Princesses (Don’t) Run in the Mud: Tracing the Child’s Perspective in Parental Perceptions of Cultural Formation Through Outdoor Activities in Norwegian ECEs
Chapter, Peer reviewed
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Original versionSadownik, A. R. (2021). Princesses (don’t) run in the mud: Tracing the child’s perspective in parental perceptions of cultural formation through outdoor activities in Norwegian ECEs. In L. T. Grindheim, H. V. Sørensen, & A. Rekers (Eds.), Outdoor learning and play: Pedagogical practices and children’s cultural formation (pp. 61–78). Cham: Springer International Publishing. 10.1007/978-3-030-72595-2_4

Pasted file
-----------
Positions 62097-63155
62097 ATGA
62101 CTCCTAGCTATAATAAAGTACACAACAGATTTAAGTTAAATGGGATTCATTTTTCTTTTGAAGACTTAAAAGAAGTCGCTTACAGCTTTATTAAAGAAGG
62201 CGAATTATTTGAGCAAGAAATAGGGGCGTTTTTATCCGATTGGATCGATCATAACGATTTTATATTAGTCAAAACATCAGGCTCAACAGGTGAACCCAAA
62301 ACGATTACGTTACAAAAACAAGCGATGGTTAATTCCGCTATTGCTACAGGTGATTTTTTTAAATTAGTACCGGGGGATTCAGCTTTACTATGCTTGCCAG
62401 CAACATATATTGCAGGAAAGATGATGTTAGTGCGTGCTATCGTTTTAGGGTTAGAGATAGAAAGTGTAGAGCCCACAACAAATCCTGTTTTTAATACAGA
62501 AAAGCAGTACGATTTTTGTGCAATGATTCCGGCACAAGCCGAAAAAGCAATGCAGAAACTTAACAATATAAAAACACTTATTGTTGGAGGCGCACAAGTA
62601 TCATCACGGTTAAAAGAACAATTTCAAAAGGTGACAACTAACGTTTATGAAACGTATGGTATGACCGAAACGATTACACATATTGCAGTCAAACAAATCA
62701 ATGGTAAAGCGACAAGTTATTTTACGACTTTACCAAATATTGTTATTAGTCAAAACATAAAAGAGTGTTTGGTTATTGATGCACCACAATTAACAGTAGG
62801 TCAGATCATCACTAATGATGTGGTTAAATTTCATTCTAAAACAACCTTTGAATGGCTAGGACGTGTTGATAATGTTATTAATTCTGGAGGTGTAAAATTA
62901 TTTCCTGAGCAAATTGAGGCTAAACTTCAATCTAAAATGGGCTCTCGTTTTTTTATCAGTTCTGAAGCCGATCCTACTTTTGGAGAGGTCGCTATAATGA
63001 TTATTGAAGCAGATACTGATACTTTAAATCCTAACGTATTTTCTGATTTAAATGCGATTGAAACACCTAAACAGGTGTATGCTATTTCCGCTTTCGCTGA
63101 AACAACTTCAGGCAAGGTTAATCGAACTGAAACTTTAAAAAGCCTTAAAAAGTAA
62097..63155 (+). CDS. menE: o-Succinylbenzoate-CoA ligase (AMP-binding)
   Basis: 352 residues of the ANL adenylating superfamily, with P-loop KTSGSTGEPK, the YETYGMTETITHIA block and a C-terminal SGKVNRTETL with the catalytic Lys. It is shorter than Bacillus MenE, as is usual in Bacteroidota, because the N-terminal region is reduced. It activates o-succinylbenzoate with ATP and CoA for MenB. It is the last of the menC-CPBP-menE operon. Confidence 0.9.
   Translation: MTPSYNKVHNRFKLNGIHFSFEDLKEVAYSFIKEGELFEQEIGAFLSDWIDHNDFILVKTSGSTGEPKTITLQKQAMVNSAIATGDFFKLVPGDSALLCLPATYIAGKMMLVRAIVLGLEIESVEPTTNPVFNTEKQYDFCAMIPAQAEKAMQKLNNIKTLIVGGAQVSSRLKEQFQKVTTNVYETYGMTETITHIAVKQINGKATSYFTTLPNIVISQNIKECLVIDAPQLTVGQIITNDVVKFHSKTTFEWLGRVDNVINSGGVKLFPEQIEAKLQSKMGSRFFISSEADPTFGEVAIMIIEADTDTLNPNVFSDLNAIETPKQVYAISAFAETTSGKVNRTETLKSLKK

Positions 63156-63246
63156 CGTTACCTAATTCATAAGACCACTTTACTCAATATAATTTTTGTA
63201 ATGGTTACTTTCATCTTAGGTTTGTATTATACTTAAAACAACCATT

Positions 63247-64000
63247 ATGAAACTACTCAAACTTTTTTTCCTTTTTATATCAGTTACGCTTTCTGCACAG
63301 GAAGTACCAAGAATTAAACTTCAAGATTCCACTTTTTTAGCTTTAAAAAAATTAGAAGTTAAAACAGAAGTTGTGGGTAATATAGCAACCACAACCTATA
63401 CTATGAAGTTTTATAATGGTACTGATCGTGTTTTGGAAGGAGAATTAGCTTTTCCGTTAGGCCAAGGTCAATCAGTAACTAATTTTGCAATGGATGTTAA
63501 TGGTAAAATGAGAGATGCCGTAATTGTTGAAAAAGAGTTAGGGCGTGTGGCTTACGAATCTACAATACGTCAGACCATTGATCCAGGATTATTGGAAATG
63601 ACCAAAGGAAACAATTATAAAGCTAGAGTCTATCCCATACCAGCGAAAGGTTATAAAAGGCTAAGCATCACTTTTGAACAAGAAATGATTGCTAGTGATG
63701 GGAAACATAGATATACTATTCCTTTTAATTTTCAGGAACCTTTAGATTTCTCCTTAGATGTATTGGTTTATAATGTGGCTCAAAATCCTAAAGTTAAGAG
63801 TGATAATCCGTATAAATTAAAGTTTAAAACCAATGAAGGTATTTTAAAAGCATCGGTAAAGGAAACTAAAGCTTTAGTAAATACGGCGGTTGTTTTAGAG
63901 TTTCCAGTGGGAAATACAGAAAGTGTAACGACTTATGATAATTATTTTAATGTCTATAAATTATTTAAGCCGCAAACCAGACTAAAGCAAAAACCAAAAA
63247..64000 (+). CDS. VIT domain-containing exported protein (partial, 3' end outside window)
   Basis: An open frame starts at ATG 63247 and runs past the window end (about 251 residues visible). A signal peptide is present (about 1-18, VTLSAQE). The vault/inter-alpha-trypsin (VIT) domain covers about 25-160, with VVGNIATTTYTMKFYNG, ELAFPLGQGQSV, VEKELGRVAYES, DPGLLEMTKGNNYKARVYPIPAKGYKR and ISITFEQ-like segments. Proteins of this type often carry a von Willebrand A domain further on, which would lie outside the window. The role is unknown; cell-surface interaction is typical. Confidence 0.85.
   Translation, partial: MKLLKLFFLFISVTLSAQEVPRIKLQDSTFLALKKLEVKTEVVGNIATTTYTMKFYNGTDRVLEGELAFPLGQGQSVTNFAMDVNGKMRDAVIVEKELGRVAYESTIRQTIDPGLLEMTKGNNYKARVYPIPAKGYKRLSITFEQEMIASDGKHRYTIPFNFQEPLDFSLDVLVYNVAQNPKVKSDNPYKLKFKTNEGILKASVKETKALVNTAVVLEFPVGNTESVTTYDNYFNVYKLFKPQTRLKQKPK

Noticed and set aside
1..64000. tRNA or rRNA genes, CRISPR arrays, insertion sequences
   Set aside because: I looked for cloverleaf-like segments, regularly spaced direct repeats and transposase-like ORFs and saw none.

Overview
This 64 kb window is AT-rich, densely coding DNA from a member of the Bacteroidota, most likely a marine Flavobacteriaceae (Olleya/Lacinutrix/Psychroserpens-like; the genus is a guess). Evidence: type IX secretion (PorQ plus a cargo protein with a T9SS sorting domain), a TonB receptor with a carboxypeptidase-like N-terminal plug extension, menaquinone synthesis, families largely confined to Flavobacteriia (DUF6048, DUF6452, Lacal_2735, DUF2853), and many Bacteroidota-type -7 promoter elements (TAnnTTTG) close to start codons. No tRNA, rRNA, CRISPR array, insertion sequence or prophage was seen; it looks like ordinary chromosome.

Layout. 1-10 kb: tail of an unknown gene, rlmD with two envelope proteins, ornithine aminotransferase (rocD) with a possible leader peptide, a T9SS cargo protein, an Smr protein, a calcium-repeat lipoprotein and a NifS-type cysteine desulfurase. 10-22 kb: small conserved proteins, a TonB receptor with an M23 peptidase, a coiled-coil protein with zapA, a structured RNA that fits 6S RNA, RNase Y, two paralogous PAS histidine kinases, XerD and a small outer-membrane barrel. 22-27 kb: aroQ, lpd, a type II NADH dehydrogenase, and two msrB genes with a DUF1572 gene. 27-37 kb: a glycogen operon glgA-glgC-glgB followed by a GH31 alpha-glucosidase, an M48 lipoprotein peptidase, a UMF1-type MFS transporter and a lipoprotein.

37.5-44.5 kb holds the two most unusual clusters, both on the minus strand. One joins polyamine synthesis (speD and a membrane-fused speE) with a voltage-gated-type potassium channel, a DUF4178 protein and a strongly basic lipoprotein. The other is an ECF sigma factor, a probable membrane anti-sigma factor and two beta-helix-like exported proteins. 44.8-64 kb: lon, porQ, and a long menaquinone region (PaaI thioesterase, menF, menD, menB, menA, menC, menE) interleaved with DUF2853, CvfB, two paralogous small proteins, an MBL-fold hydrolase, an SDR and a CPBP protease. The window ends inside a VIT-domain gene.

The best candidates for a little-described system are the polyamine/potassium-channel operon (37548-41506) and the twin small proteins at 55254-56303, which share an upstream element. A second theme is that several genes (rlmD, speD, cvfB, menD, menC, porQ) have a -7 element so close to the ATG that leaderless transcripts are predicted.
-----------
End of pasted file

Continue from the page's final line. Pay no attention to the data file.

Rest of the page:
By examining Polish parents’ perceptions of outdoor activities in Norwegian Early Childhood Education (ECE), this chapter discusses how focusing on the child’s perspective can change and challenge parental gender-related value positions, thereby changing perceptions of the cultural formation taking place through outdoor activities. The empirical data on the basis of which this question is answered are comprised of group interviews with 30 Polish migrant parents (18 mothers and 12 fathers) whose children were in Norwegian ECEs. The applied theoretical toolkit of a cultural historical wholeness approach (Hedegaard M, Mind Cult Act 19:127–138, 2012) enables the description of (parental) experiences of cultural formation through outdoor activities as anchored in the value positions established within and across involved societies. It also allows us to grasp those moments when the focus on the child’s perspective in outdoor activities challenges parental value positions and cultural traditions of heteronormativity. The concluding remarks point to the importance of enhancing both the child’s perspective and the specific plane of interpersonal interactions in ECE collaborations with parents and caregivers.